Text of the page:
An interview with Allie Bailey

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Allie Bailey runs a really, really long way. For fun. In early 2018 she went to Mongolia, where she was the first woman to run across a frozen lake. Since then, she has taken part in race recces in Namibia and Panama, two incredibly tough adventures that you can read about on her blog.

But Allie’s not someone who takes her running too seriously, despite posting race wins and impressive PBs. She is thoroughly normal and believes that everyone – anyone – can take part in seemingly impossible ultra-distance events, with a little self-belief and a decent amount of courage.

She wasn’t always sporty; in fact, it’s only been in the last seven years that Allie has found a passion for running at all. She wasn’t interested in sport at school, and at university she was more likely to be found indulging in pints and nachos, than trainers and trails.

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It was her mental health that gave Allie the introduction to running. During those university days, she was “mega depressed” to the point where she tried to take her own life. Doctors at the time suggested that exercise could help. While she didn’t take the advice immediately, after a further relapse, she decided to give it a go: “[I thought] maybe I should get some exercise. Then, one day, I put on my Converse trainers and left my flat in Whitechapel and ran to Tower Bridge. I ran/walked. And I actually felt better.”

The journey begins

Allie Bailey runningFrom there, she started running more regularly, up to 15 minutes a day at first. She was working in the music industry at the time, with fairly high-profile music acts. One of these acts, who shall remain nameless, needed to get fit, so they were entered into a local 10K race.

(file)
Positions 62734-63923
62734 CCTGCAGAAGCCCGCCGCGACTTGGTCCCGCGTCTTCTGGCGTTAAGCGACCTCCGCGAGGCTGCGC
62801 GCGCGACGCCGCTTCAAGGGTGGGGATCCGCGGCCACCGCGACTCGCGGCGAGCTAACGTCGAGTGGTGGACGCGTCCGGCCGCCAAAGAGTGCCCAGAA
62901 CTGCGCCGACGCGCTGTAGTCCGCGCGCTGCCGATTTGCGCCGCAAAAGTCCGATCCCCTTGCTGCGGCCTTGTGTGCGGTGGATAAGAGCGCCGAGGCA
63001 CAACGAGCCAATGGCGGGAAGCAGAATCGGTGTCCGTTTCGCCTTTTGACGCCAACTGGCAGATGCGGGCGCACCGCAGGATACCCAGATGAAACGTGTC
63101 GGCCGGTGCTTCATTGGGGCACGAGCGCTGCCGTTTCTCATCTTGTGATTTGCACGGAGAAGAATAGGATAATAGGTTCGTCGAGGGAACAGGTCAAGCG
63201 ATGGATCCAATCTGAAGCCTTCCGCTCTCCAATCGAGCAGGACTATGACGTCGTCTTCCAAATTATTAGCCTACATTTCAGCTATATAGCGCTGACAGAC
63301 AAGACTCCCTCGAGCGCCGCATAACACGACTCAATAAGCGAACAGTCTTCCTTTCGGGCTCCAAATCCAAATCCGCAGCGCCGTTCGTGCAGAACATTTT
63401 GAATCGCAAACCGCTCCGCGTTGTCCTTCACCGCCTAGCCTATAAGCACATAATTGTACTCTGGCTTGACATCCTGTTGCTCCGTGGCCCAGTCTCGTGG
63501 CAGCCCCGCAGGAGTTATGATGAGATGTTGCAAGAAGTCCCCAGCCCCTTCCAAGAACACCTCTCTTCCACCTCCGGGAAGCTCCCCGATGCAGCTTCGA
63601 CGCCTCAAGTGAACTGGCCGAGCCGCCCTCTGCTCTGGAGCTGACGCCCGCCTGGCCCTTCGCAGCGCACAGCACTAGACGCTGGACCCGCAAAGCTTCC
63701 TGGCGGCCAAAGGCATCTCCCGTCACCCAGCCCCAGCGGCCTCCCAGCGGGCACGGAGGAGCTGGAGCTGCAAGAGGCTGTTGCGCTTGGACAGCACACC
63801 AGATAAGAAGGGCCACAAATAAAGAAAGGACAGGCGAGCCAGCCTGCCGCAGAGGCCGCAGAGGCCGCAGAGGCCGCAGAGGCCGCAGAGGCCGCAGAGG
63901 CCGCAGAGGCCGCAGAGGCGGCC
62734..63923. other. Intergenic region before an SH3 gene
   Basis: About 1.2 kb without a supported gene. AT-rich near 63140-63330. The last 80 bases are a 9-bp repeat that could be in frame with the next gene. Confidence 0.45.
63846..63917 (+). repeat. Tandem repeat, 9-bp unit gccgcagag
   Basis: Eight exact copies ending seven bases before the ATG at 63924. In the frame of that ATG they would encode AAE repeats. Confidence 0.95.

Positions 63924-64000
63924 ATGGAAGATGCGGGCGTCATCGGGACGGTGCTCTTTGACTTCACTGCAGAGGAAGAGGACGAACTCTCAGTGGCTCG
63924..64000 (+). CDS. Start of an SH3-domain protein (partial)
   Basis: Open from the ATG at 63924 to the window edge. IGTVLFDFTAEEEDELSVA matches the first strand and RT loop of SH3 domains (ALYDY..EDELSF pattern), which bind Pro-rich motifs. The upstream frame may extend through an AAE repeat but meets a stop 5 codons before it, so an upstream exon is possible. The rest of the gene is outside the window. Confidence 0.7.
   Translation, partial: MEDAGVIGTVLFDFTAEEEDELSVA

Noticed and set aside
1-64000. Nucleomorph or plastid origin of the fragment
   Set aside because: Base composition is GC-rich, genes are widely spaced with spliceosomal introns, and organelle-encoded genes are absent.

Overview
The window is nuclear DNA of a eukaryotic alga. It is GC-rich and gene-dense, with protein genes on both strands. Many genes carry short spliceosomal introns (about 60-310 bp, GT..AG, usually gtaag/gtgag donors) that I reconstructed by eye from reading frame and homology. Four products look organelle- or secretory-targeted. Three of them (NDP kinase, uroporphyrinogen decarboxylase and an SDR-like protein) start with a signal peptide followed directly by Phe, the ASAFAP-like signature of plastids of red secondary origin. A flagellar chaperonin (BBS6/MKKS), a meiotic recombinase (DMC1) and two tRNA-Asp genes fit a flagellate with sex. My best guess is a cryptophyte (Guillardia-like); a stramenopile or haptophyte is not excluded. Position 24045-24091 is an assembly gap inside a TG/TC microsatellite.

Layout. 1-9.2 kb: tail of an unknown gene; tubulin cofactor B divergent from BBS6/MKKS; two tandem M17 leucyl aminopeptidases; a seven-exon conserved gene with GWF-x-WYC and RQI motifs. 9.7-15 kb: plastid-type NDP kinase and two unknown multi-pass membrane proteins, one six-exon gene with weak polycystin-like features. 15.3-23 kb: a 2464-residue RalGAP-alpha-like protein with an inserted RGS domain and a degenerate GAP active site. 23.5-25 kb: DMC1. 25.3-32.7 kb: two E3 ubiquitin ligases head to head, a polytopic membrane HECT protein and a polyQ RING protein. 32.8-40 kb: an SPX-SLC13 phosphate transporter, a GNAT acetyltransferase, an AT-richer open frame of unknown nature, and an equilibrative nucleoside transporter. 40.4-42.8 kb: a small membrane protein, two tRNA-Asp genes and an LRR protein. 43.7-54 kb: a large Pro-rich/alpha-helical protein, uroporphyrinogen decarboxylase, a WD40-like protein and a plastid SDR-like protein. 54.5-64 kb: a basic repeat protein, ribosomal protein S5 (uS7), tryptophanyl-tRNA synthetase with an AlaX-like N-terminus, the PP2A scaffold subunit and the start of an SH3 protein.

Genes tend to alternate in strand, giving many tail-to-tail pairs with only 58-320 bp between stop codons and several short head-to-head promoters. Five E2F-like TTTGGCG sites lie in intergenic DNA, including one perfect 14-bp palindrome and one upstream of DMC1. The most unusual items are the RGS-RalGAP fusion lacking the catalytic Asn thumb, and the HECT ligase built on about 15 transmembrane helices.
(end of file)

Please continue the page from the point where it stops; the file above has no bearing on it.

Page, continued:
Allie decided that she’d get involved and set herself the challenge: “I trained up and I got there in the morning. I was really scared. I was wearing tracksuit bottoms and a hoodie. And I ran this 10K and it was the worst thing I had ever done. I was just exhausted. It was awful. But you know how you get that ‘rose-tinted spectacle’ feeling? I was like, maybe I should do some more running. It wasn’t that bad after all!” And the seed was sown.

Allie used to watch the London Marathon every year, and the big change came when she decided she wanted to do it for her 30th birthday. “I don’t know where the idea came from. I wanted to do it in four hours, but I got injured and I did it in 4:02. And I was like, ‘I need to go back and do it again!’”

However, her journey to distance running was far from over. Her sister, who saw her running the London Marathon on the TV, was encouraged to take on a marathon herself. She started running and then decided to enter an ultra event instead. Given her sister is 11 years older, Allie saw this as a challenge that she herself needed to start running ultras: “And then it got completely out of control and basically I was running all these races! I was coming back to Dorset to run races a lot. It’s where I grew up and it’s very glorious. Before I knew what had happened, I was in ultra-running racing-ville. And now I find myself in the position where I am doing ridiculous things.”

Building up the miles

Those ‘ridiculous things’ include the London to Brighton 100K ultra race, the Pony Express and the Thames Path 100K. She then decided to do the Autumn 100 in 2017, her first 100-mile event, which all eventually lead to her agreeing to run across a frozen lake in Mongolia in -40°C.